together with friends,” there is little to talk about, other than one
form or another of consumption, consuming music, or movies or whatever. We cannot
tell each other anything new because we all get the same news and information
from the same monolithic sources. At the same time we try to fill the loneliness
for a real human community that we have never experienced by calling any group
of people who come together in any way a “community.” Online community.
Planned community . . . As writer Charles Eisenstein, says in The Ascent
“ . . . It is a mistake to think that we live ultra-specialized lives
and somehow add another ingredient called 'community' on top of it all. What
is there really to share? Not much that matters, to the extent that we are
independent of neighbors and dependent on faceless institutions and distant
strangers. Real communities are interdependent.” Never in all history
has there been such a lonely, inauthentic civilization.
This leaves those few fleetingly concerned Americans alone to momentarily stew
over the condition of the world, fester upon national moral issues like squishing
brown desert people under tanks . . . or building offshore gulags, so the sight
of naked prisoners being tortured in wire cages will not dampen the consumer
confidence index. But ultimately somewhere between the seven o’clock showing
of “Law & Order” and the third cocktail, or perhaps after that
bracing evening trot around the block in your Lands' End shorts with the dogs,
the mind settles down to the more relevant issues such as “Do I need a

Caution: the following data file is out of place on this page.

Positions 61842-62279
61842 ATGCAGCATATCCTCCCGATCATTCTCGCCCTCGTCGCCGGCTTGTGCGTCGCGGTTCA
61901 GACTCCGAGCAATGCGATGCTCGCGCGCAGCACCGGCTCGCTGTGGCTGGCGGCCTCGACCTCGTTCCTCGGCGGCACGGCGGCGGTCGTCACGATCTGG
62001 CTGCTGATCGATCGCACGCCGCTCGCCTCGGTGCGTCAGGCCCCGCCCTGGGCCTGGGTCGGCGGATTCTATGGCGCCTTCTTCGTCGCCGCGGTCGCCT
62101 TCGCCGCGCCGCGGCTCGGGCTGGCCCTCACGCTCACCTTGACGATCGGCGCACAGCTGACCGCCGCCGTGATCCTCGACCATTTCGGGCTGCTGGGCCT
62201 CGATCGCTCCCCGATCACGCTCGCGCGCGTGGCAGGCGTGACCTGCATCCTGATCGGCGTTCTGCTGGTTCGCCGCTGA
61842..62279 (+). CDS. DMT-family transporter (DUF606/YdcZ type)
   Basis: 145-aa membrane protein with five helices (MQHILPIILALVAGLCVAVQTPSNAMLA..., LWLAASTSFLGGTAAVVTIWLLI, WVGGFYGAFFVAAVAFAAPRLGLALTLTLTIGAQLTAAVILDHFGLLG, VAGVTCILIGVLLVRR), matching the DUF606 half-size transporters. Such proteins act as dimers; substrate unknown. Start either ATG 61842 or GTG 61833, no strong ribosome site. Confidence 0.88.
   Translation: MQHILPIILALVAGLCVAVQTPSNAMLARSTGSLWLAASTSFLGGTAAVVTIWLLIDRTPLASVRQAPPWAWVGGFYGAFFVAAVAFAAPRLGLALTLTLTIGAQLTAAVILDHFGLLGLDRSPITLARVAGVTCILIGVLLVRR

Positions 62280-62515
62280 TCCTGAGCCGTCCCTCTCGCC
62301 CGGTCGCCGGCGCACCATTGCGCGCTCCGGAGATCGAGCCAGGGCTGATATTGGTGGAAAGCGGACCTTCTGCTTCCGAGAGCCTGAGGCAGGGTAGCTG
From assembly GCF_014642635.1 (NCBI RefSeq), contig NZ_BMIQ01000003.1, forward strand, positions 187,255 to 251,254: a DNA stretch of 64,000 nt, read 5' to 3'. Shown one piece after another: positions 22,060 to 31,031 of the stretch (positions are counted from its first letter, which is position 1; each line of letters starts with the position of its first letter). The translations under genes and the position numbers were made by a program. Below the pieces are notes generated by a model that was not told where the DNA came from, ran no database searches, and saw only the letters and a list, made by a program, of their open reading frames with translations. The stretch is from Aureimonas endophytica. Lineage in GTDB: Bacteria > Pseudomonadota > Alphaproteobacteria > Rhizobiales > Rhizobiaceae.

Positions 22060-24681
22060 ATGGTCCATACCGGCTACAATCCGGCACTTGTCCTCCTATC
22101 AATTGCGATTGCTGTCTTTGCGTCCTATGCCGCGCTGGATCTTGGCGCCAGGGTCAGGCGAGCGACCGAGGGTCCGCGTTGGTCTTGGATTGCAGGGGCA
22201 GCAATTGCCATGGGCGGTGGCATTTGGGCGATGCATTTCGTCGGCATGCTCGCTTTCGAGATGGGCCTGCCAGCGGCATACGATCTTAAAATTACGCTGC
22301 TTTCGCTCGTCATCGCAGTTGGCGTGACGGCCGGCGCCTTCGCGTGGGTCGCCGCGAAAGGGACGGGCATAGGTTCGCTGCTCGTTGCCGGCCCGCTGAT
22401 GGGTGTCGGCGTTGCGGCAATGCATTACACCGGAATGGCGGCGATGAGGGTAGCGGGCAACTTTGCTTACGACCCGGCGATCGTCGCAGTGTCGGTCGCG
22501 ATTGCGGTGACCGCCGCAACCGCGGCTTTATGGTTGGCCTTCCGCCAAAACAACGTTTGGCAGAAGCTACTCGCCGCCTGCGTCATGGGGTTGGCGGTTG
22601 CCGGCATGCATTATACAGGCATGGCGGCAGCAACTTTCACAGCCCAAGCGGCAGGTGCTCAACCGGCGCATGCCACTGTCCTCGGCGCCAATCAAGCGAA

Blackberry, and if so, should I wait for the next generation of technology?”
Still, what about those cages in Gitmo? Or global warming? You and I may presently
be yammering our asses off in cyberspace (talk about inauthentic!) about such
topics, but most Americans, if they dialogue about those things at all, conduct
the dialogue with that voice inside our heads, the one that says: Things
cannot be as bad as the alarmists say. They cannot be as bad as I often suspect
they are. If there really were such a thing as global warming they would be
starting to do something about it. And besides, even if it were true, science
will find a way to fix it. If there really were genocide going on in so many
places far more people would be concerned. At the same time, every commercial
and piece of sports hoopla, every celebrity news item leaves us with the impression
that, if we have time and money for such things, then matters cannot be all
that bad, can they? If the earth were heating up we would surely notice
it. If our soldiers and government agencies were torturing people around the
world it would make the news. If millions were being exterminated, it would
be more obvious, would it not? Look around. Nobody seems worried. Look how normal
everything is every day. Look at your wife and your own family. No one is worried.
Things cannot be that bad.
Joe Bageant’s little inner voice is like everyone else’s. Whenever
I shudder at the condition of the republic, whenever I feel its utter absence